Orozco continued the conversation by mentioning that the Nicaraguan economy according to the IMF is described as a captured state, where public officials engage in embezzlement, extortion, and intimidation of the private sector for the purposes of enriching themselves, their families, and their associates. This kleptocracy, along with migration and family remittances, has allowed Nicaragua to increase the revenue of the state. Economic growth in the past few years has been driven mostly by family remittances.  


Chamorro added that developing political strategies is important, but not enough, and what is needed is more international to force the regime to restore freedom of reunion, mobilization, and expression by exercising political, diplomatic, and economic pressure in specific areas to make external pressure have an internal impact. Lincoln continued to say she has eternal optimism, especially when things like this happen, and it is safe to believe that there may be a crack inside the regime that we can leverage and see as a symbol for change.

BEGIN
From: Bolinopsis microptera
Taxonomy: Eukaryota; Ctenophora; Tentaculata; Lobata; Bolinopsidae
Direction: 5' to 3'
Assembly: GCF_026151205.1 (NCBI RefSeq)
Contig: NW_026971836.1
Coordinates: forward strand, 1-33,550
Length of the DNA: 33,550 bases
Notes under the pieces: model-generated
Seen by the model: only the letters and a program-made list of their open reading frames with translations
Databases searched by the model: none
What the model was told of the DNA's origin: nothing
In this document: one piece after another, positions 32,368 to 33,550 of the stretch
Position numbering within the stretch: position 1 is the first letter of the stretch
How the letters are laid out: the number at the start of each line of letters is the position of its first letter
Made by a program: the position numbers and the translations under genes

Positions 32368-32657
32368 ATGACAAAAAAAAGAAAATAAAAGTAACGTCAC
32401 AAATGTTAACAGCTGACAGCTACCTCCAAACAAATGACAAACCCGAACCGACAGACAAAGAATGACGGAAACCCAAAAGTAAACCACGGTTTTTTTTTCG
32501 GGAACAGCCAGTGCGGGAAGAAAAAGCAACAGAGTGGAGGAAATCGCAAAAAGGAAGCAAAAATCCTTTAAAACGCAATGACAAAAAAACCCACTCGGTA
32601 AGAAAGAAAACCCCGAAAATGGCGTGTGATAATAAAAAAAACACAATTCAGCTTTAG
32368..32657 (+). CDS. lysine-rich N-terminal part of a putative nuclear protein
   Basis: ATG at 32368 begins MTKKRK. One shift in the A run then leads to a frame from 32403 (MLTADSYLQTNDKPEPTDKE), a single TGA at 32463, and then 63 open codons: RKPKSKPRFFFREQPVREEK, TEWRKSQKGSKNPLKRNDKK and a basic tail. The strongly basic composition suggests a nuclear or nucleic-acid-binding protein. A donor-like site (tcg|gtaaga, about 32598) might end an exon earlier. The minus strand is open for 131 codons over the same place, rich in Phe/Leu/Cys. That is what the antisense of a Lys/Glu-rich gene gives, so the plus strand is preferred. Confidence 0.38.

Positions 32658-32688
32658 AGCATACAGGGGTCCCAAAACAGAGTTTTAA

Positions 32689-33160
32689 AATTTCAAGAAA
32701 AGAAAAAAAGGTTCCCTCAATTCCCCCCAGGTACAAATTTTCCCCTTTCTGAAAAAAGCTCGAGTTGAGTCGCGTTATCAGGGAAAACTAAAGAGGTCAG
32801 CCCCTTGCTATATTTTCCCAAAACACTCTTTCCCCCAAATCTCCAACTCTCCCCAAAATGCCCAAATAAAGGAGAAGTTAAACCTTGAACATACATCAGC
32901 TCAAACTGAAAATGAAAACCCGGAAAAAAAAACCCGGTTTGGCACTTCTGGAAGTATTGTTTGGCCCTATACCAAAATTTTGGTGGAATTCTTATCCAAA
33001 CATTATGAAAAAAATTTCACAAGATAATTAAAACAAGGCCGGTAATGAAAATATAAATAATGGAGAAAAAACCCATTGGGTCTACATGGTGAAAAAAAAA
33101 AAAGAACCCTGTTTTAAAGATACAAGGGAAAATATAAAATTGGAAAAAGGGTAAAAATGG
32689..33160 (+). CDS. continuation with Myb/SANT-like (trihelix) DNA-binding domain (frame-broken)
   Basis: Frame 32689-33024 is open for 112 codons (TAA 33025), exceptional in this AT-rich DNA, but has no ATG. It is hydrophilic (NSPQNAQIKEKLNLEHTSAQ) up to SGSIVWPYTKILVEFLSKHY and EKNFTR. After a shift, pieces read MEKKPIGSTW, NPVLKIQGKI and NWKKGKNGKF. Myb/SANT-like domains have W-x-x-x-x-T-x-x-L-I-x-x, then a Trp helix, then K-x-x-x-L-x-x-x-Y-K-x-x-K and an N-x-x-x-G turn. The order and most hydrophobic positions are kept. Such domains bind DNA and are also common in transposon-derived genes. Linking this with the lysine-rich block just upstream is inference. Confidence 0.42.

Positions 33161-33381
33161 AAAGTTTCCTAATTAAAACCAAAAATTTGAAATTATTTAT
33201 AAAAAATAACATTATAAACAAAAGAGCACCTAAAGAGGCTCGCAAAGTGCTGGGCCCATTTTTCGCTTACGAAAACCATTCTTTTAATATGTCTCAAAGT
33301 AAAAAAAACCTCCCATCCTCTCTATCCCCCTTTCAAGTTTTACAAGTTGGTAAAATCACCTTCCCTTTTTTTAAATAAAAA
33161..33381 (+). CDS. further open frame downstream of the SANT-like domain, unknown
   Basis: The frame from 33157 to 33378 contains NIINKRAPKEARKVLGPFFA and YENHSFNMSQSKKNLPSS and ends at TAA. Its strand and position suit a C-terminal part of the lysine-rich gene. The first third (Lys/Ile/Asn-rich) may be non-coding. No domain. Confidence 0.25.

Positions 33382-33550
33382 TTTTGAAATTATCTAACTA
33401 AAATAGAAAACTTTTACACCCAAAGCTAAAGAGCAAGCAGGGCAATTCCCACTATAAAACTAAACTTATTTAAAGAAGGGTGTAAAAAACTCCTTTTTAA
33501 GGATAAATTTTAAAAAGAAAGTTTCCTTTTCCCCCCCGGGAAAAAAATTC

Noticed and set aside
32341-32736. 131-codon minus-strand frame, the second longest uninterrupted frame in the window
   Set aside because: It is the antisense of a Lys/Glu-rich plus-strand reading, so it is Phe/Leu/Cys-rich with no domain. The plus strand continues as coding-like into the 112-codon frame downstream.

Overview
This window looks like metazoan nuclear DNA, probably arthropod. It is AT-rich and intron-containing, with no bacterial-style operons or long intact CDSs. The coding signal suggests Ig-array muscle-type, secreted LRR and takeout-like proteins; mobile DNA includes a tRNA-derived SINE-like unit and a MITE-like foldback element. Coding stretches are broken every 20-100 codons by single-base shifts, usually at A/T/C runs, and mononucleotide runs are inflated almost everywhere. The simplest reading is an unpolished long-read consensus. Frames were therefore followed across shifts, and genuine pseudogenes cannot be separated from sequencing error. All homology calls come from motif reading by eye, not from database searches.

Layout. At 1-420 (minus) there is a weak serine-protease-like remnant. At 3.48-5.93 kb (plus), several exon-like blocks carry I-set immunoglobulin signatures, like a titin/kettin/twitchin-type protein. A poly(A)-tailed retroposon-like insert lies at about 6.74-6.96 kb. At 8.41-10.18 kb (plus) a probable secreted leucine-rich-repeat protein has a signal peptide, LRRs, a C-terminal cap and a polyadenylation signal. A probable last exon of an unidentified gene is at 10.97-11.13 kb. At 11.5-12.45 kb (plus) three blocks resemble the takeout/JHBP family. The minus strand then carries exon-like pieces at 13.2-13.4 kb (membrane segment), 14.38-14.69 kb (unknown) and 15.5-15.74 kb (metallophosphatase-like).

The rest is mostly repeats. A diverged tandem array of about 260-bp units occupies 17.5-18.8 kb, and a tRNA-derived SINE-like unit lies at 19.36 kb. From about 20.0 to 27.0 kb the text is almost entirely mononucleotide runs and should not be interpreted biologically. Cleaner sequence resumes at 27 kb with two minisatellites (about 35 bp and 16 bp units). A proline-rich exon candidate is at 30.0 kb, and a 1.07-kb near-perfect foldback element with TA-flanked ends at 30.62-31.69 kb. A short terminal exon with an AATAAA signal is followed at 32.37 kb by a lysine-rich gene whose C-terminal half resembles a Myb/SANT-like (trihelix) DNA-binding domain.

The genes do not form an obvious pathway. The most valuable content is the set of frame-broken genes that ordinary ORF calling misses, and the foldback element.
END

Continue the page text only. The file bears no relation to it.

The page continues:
During the Q&A portion of the event, panelists outlined that it would be a terrible error for the international communitywhether it is the US, the OAS, Latin American countries, or the European Union, to let Ortega off the hook for releasing the prisoners. Chamorro reiterated that there needs to be growing incremental pressure. A final message from Lincoln was reminding the audience that we must keep looking for innovative ways to help protect the people inside and exiled from Nicaragua. The panel concluded by recognizing the element of hope and the human side of what the release of the prisoners represents.